2 The Influence of Terrain during the 27 April 2011 Super Tornado Outbreak and 5 July 2012 Derecho around the Great Smoky Mountains National Park

Monday, 5 November 2012
Symphony III and Foyer (Loews Vanderbilt Hotel)
David M. Gaffin, NOAA/NWSFO, Morristown, TN
Manuscript (6.1 MB)

Handout (749.1 kB)

The complex terrain around the Great Smoky Mountains National Park appeared to have influenced the evolution of two significant convective events and the resulting location of the extensive tree damage. During the Super Tornado Outbreak of 27 April 2011, an EF4 tornado moved across the Tennessee side of the Park creating a long path of fallen trees. The initiation of this violent tornado coincided with the opening of the southeast-to-northwest oriented Little Tennessee River Valley. Several other tornado tracks during the Super Outbreak initiated near the openings of other southeast-to-northwest oriented valleys located farther northeast up along the southern Appalachian Mountain range. It appeared that the strong southeasterly boundary-layer winds observed on 27 April 2011 may have accelerated through these valleys (due to constricted flow), and could have encouraged tornadogenesis within the northeast-propagating supercells.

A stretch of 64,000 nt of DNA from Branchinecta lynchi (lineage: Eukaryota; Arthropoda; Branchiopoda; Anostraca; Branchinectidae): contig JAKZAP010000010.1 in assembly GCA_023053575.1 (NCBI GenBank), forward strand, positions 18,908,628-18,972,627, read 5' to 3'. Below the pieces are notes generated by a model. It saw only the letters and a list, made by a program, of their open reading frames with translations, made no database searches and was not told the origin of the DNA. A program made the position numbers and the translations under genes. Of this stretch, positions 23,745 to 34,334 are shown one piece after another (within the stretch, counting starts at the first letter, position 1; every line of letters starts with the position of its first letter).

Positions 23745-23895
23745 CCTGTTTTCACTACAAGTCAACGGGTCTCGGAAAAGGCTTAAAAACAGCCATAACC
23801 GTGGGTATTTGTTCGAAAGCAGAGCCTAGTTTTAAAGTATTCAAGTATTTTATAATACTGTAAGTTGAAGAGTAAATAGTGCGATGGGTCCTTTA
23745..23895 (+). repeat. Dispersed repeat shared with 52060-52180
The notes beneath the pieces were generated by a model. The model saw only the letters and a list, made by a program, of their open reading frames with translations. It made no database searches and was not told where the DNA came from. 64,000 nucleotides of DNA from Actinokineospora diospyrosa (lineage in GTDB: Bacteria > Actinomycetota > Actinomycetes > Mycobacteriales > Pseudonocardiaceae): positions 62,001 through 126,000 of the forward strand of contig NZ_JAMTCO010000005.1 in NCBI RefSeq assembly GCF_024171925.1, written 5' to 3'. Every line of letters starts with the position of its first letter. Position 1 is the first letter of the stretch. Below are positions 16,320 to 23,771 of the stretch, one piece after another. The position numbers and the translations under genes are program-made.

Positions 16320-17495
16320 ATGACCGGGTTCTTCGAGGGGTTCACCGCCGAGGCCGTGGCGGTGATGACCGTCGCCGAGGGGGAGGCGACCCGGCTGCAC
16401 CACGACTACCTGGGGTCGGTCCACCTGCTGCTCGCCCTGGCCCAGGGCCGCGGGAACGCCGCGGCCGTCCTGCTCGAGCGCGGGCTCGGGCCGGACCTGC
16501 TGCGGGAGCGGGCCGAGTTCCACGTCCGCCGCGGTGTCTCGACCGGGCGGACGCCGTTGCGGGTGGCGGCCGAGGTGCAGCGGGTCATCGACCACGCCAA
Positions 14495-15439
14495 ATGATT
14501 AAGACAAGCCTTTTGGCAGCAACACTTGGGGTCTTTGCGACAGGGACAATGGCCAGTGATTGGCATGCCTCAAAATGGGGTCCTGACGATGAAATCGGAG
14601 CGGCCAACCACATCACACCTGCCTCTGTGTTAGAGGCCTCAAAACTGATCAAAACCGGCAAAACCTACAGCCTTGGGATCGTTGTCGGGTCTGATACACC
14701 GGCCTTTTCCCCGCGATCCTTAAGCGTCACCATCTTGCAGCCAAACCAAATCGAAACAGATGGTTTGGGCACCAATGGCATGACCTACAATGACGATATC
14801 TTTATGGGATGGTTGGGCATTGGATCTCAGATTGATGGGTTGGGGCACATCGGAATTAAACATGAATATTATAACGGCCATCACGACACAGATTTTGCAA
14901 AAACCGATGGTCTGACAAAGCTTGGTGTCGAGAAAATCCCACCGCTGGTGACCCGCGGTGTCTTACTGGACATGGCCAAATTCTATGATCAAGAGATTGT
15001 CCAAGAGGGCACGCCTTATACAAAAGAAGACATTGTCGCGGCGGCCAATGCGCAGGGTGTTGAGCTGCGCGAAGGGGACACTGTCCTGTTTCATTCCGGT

Another significant blowdown of trees occurred in the Park on 5 July 2012, as a derecho moved southwest across the Great Tennessee Valley. There were several reports of strong northeasterly winds in excess of 60 mph at several observation sites within the Park. Northeasterly winds are an unusual direction to observe high winds in the southern Appalachian region, which may have contributed to the significance of the tree damage. The most significant tree damage occurred within the Laurel Creek valley and near Cades Cove, where pockets of damage were observed mainly in areas that had a good open view to the northeast direction. On the Tennessee side of the Park, there are no mountain barriers to slow down or block winds from a northeasterly direction. Chilhowee Mountain normally blocks strong westerly winds from reaching the Laurel Creek and Cades Cove valleys, while Hannah Mountain likely slows down or blocks any winds from the southwest (the predominant wind direction in the area). The strong northeasterly winds observed on July 5th likely flowed unimpeded into the northeast-to-southwest oriented valleys of the southwestern portion of the Park (and possibly even accelerated in the valleys due to constricted flow).

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